10. 10. Nineteenth Century • In nineteenth-century Galicia, poets, scholars, and popular writers who contributed to the dissemination of Hebrew and to the emancipation of the Jews of Galicia included: • Joseph Perl (1773–1839), writer and educator who, in 1819, published Revealer of Secrets, the first Hebrew novel. • Nachman Krochmal (1785–1840), a philosopher, theologian, and historian. • Solomon Judah Loeb Rapoport (1790–1867), a rabbi, poet, and biographer • Isaac Erter (1792–1841), a satirical poet whose collection of essays, "Ha- Tzofeh le-Bet Yisrael," is one of the purest works of modern Hebrew literature, attacking Hasidic superstitions and prejudices in a vigorous and classical style. • Meir Halevy Letteris (1800–1871), a lyric poet also known for his adaption of Goethe's Faust into Hebrew.
  11. 11. Meir Halevy Letteris (1800–1871) In 1852, during a period in which he faced financial difficulties, he agreed to edit an edition of the masoretic text of the Hebrew Bible. In 1866 he produced a revised edition for a Christian missionary organization, the British and Foreign Bible Society. This revision was checked against old manuscripts and early printed editions, and has a very legible typeface. It is probably the most widely reproduced text of the Hebrew Bible in history, with many dozens of authorised reprints and many more pirated and unacknowledged ones.This revised edition became very popular, and was widely reprinted in both Jewish circles (often accompanied by a translation on facing pages) and in Christian circles (with the addition of the New Testament).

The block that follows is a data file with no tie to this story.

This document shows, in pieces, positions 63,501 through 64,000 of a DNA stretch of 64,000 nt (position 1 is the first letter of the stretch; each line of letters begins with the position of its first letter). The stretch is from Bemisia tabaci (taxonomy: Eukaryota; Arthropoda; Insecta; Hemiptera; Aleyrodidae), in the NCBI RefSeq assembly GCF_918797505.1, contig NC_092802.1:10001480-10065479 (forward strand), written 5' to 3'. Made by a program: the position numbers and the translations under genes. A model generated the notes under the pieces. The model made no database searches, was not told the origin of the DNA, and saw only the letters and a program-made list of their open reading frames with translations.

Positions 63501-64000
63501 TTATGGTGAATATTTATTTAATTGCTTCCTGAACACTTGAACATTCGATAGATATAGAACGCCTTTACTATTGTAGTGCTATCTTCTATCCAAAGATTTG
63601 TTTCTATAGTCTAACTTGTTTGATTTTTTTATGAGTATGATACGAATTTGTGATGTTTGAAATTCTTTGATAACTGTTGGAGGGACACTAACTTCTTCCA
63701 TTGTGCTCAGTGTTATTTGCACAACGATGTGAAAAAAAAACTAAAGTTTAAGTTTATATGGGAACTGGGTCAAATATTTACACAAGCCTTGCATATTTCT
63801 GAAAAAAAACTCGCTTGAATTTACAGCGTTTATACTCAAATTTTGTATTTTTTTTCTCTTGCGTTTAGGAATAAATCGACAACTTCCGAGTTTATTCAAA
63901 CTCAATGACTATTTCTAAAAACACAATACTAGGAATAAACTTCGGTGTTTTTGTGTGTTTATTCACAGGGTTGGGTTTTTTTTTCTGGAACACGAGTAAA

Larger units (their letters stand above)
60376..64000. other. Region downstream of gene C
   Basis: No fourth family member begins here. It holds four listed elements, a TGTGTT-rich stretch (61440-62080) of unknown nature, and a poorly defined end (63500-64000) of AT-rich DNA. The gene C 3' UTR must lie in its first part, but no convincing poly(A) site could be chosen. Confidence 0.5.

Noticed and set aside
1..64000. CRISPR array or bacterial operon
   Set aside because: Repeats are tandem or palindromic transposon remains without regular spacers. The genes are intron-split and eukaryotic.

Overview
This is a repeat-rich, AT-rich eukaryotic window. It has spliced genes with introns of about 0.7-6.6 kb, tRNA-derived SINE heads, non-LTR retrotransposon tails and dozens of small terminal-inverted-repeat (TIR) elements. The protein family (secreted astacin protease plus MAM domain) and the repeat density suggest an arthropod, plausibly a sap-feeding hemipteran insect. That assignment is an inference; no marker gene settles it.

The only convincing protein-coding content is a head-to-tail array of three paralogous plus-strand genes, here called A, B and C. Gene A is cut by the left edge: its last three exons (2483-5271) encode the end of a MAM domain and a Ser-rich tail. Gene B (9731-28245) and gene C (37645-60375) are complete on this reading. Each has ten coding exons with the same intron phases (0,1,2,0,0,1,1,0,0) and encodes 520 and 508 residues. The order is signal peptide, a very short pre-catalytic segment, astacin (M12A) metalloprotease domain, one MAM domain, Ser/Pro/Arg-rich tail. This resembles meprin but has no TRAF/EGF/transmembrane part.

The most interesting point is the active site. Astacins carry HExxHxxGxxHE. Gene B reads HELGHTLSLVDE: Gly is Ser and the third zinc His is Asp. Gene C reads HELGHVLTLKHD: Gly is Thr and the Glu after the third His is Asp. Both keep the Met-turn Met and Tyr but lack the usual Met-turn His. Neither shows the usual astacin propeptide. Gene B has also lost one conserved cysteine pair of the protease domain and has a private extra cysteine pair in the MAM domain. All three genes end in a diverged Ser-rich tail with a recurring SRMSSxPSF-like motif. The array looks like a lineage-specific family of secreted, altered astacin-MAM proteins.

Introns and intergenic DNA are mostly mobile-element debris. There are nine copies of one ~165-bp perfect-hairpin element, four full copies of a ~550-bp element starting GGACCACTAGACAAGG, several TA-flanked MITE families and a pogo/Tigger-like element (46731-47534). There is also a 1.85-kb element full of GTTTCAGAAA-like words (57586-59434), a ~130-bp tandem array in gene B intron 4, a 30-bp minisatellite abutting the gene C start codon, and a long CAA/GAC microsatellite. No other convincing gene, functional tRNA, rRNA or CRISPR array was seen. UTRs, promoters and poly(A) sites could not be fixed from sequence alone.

12. 12. Solomon Judah Loeb Rapoport (1790–1867) • After various experiences in business, Rapoport became rabbi of Tarnopol (1837) and of Prague (1840). He was one of the founders of the new Wissenschaft des Judentums movement. His chief work was the first part of an (unfinished) encyclopaedia (Erekh Millin, 1852). Equally notable were his biographies of Saadia Gaon, Nathan (author of the Arukh), Hai Gaon, Eleazar Kalir and others. • After the fashion in rabbinic circles, Rapoport was known by an acronym "Shir", formed by the initial letters of his Hebrew name Shelomo Yehuda Rapoport (Shir literally means "song" in Hebrew)
  13. 13. Nachman Krochmal (1785–1840) • A philosopher, theologian, and historian. • He began the study of the Talmud at an early age. At age fourteen he was married, according to the custom of the time, to the daughter of the wealthy merchant Habermann. He then went to live with his father-in-law at Zhovkva, near Lemberg, where he devoted himself entirely to his studies, beginning with Maimonides' The Guide for the Perplexed, and studying other Hebrew philosophical writings.